By Will Ross *
After nearly five years in the making, the Nigerian navy ship or NNS Andoni was launched with a colourful event.
At 31m (100ft) long, this is no giant of the seas, but the fact that it was designed and built in Nigeria, by Nigerian engineers, is a great source of pride.
“We are all happy and elated,” said Commodore SI Alade, one of Nigeria’s senior naval officers.
“This is the first time this kind of thing is happening in Nigeria and even in the sub region.”
Moments after stepping on board NNS Andoni, sailor FL Badmus said: “I feel on top of the world.
“I’m proud to have been picked by the naval authorities to serve on this ship.
“We hope this is the beginning of very good things to come and we thank God for it.”
The warship was named after the Andoni people of south-eastern Nigeria – and several chiefs travelled to Lagos to witness the launch – including his Royal Highness NL Ayuwu Iraron Ede-Obolo II, wearing a top hat, a sequin-adorned velvet gown and a brightly coloured necklace.
The ceremony also featured multi-faith prayers, with an imam asking God to “protect and preserve this ship from the dangers of the day and the violence of the enemy”, and a Christian praying: “May she sail with success like the Ark of Noah.”
The event had an interesting twist of symbolism for the guest of honour, Nigeria’s leader, Goodluck Jonathan.
He is from a family of canoe makers – and that he is now the president launching a warship is a sign of how far he has risen.
“This is the beginning of the transformation… and I believe in another 10 to 15 years, we can be thinking about starting a project to take Nigerians into the air,” President Jonathan said.
The NNS Andoni could be key in the fight against militants operating near Nigeria’s oil fields as well as the growing threat of piracy in the Gulf of Guinea.
Piracy in Nigerian waters is on the increase and incidents are happening over a wider area, according to the International Maritime Bureau.
There were 10 piracy attacks off the 780km (485 miles) of Nigeria’s coastline during the first quarter this year – the same number reported for the whole of 2011.
“While the number of reported incidents in Nigeria is still less than Somalia… the level of violence against crew is dangerously high,” according to a recent IMB report.
The NNS Andoni is equipped with an advanced radar system and firepower.
“With a speed of up to 25 knots (46km/h), this can quickly go to intercept the pirates,” said Commanding Officer Adepegba standing on the bridge pointing out the ship’s three machine guns and the automatic grenade launcher.
The Nigerian navy reportedly wants to acquire 49 more vessels over the next 10 years. But how many will be home built?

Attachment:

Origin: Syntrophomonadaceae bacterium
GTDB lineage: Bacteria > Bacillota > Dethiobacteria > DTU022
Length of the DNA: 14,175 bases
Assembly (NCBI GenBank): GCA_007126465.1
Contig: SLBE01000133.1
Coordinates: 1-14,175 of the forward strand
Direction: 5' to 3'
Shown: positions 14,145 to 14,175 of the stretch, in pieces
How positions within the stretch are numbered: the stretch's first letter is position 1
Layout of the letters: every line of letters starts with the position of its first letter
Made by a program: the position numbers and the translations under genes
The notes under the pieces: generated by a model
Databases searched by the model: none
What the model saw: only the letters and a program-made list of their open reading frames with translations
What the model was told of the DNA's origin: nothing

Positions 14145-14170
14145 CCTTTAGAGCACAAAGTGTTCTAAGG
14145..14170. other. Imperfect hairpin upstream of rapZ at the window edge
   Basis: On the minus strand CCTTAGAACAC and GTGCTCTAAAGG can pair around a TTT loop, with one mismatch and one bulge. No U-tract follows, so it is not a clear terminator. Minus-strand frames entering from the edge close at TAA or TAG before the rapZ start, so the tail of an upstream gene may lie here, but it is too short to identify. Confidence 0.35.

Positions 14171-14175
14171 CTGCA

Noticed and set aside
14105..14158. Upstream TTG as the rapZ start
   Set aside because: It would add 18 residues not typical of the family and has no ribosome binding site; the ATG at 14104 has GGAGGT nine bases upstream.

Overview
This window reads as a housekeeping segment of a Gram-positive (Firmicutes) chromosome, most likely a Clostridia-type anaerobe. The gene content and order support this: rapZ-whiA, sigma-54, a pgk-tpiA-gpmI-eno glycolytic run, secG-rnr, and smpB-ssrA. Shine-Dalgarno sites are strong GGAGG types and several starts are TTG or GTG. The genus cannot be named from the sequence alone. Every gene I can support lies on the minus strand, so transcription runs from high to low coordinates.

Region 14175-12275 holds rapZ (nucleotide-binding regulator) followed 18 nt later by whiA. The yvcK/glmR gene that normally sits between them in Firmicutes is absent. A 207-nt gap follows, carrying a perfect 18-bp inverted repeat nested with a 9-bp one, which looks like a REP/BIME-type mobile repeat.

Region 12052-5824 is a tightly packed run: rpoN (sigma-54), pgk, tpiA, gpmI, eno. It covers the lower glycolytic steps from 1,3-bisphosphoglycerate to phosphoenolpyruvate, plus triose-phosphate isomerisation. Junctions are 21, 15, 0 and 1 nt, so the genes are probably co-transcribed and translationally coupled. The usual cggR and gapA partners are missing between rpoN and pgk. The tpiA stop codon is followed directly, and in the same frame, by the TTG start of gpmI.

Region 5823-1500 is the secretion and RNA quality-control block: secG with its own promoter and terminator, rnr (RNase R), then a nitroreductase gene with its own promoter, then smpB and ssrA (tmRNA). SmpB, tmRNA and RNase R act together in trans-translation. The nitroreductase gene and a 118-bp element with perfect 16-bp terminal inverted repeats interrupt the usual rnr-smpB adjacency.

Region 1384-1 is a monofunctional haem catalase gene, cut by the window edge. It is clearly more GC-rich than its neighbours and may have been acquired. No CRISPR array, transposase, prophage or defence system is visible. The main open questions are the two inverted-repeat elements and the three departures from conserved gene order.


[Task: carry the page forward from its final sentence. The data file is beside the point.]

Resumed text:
Orders are already in – for three from a French shipbuilder, and six from Singapore.
President Jonathan recently approved the acquisition of two large patrol vessels from China Shipbuilding and Offshore International, a mainly state-owned company.
In an effort to boost local industry, one of the Chinese vessels is meant to be 70% built in Nigeria.
NNS Andoni was dwarfed when a 105m-long frigate steamed past during the ceremony – with all the officers cheering on deck.
NNS Thunder, a veteran of the Vietnam War, arrived at the beginning of the year, a gift from the US.
Eyebrows were raised when it was announced that the monthly fuel bill of the 45-year-old ship would be $1m (£650,000).
When this year’s navy’s $450m budget was discussed at the House of Assembly in January, one senator described the donated ships as hand-outs that could become liabilities rather than assets.
There were also calls for corruption to be plugged.
“Corruption has sucked the blood out of our system. So we have to depend on hand-outs,” one senator lamented.
NSS Andoni’s fuel bill will certainly be lower than NNS Thunder.
‘No indigenous touch’
After parading on the deck, the naval officers took photos of each other with mobile phones – clearly delighted with the new ship.
“It’s a great day. It’s taken over five years but it’s worth it,” said a smiling Kelechi, one of the engineers.
“We came up with the design, the expertise and about 60% of the materials were locally sourced. The engines, generators and navigation equipment came from outside.”
Nigeria is one of Africa’s biggest oil producers, but this has not so much helped as hampered the development of local industries because the country has relied so heavily on imported goods. As he launched NNS Andoni, President Jonathan lamented the decline of industries that had been strong not long after independence in 1960.
“We had Nigerian Airways, the Nigerian shipping line and a number of investments that were doing well. But because there was no indigenous touch, all these died,” the president said.
“We are told that some countries that were on par with us are now building aircraft, choppers and other things,” he said, adding that Nigeria had for a long time not embraced technology.
The president suggested sending the brightest students of engineering to the best universities in the world.
“Then let them come back and work in Nigeria because we cannot continue to be importing. We have a very large market and even what we consume alone is enough to support an industry.”
“We have this market, we must use it,” President Jonathan said – before laying the keel to mark the start of work on the second “Made in Nigeria” warship.
*Courtesy of BBC Africa